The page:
I have to be honest: I wasn't expecting it. At all. Well that's not completely true because I knew that there are inequalities here, specifically in the realm of literacy and education. And had my Turkish students not already told me (on several occasions) that women should never ever ever be compelled to do compulsory military service here (all men without a psychological or physical impediment - such as homosexuality [seriously] - must accept the honour of serving his country for a period of time)? They had. The reason? - Turkish men are by nature so romantic and chivalrous, that having a woman in the line of fire - and in their proximity - would distract them (i.e. men) from their jobs. Should that happen, I have been told, the country would be overrun by its not insignificant number of enemies. How I manage to keep a straight face in class is an act of God.
And yes, although the city I live in is a tad conservative (she writes, gazing out of her living room window at the three headscarf shops directly across the street), this is nonetheless not southeastern Turkey - that boogeyman-inhabited place where only the most backward live (according to my students) and where honour killings are not unknown.
So, to recap: I hadn't anticipated such blinkered underdeveloped backward Neanderthal opinions here. Not in Turkey. But I had dealt with it in Morocco. In Morocco I was told that a woman couldn't be a pilot because she wasn't physically strong enough - to which I responded is there any part of a pilot's job description which includes carrying the plane? Do pilots actually lift a 747 and lob it into the air during the take-off process? But Morocco is ... and Turkey isn't ... and Morocco isn't .... and Turkey is ... well, no matter. Isn't it fun to be wrong from time to time?
So, when I was assigned the onerous task of conducting a 1-hour "conversation" class - a Dante-esque punishment for teachers as Turkish students normally refuse to speak during conversation classes - I didn't cringe as I usually do at the topic: gender issues. This could be interesting, and at least I wasn't in Morocco.
The so-called upper-level students who attended the class were a mixed bag of students and professionals; all men, save one working single mother. The demographic could have been worse. And this is what I learned:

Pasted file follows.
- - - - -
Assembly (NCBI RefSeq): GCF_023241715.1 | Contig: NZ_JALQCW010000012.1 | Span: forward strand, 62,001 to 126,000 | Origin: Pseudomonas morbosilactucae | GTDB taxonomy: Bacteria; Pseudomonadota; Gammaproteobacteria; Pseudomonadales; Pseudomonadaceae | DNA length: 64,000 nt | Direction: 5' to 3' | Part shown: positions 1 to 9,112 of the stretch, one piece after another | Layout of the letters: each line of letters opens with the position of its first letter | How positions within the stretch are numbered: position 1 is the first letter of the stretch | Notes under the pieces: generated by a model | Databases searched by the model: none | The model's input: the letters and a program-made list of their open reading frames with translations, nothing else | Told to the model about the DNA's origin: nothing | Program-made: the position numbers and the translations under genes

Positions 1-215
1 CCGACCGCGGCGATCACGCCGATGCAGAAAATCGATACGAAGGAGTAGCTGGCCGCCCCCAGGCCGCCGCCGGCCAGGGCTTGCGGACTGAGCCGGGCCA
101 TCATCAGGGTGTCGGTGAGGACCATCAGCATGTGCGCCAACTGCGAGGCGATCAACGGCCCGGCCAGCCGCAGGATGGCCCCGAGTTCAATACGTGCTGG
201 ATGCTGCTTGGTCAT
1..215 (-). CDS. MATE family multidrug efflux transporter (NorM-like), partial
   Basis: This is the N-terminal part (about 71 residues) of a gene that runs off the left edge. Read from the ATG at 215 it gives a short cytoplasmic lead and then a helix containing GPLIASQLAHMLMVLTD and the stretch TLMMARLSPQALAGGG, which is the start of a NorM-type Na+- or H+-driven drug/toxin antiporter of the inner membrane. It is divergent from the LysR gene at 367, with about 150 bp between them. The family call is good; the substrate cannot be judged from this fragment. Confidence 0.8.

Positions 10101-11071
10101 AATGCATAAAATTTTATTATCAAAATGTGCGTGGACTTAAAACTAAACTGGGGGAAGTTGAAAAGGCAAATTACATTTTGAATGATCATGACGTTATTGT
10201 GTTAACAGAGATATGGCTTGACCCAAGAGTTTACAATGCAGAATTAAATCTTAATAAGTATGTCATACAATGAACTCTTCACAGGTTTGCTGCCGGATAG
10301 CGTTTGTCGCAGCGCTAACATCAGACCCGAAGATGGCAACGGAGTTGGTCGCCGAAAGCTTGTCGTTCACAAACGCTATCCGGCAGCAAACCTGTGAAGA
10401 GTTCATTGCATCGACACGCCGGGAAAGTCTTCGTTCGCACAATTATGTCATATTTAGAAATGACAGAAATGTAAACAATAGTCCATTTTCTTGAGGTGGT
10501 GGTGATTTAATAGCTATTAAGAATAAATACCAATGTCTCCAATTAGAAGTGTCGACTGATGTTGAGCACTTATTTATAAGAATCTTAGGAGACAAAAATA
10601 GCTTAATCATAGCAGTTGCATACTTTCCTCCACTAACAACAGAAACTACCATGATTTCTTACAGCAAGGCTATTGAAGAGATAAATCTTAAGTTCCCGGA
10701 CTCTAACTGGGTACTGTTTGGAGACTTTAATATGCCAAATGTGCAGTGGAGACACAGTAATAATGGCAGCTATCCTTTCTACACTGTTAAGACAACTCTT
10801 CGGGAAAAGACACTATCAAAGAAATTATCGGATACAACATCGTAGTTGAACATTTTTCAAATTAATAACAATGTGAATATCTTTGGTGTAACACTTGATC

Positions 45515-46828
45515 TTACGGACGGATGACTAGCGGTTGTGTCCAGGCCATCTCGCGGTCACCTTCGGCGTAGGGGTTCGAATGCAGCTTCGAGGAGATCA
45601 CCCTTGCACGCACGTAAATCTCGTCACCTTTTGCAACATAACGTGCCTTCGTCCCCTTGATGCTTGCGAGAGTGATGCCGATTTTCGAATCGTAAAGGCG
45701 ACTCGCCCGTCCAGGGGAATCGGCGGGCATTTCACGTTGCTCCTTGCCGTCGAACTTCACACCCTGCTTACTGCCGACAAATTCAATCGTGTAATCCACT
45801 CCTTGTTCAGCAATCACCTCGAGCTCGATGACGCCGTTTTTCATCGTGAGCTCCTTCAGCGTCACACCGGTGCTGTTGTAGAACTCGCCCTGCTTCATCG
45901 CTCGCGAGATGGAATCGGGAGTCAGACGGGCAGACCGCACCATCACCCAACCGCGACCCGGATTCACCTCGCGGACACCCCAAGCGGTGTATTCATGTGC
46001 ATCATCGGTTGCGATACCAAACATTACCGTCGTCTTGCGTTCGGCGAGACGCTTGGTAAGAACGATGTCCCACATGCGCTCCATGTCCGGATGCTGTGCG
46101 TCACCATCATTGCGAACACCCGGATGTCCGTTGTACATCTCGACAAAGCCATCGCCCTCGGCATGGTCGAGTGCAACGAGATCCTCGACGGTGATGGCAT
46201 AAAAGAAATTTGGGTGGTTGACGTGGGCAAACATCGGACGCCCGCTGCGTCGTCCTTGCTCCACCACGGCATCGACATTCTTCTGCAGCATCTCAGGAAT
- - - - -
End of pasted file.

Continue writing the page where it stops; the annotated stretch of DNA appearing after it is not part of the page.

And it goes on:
1) A woman cannot be a soldier (well, I knew that one already and I was tired of highlighting Israel, with its female conscription, as an example of gender equality. Given that my students frequently advise me to stay clear of Starbucks as it is owned by Jews, I saw little point in flogging that particular and very dead horse any longer.)
2) A woman cannot be a taxi, bus, or tram driver. Especially not the driver of a dolmuş - a veritable stuffed grape leaf on wheels - that farts about the city. And definitely not a subway driver. The reason?
a) a woman cannot drive.
b) a woman is too easily distracted and would cause an accident.
c) a woman cannot handle stress.
3) A woman cannot be a mechanic. Being a mechanic requires strength (does Turkey not have hydraulic lifts in its repair shops?) and women simply aren't strong enough.
4) A woman cannot be a repairperson - as in telephone or washing machine. See point number 3.
5) A woman cannot be a surgeon (see point 2 C).
6) A woman, however, can be (although it's still not advisable) a pilot. Since there is no traffic in the air, therefore she will (probably) not crash the plane (the world's air traffic controllers will be relieved to know that there is no such thing as traffic in the air).
7) A woman should be not be paid the same wage as a man.
... after which I wrote on the board, in big bold red letters 2009. And then walked out of the room.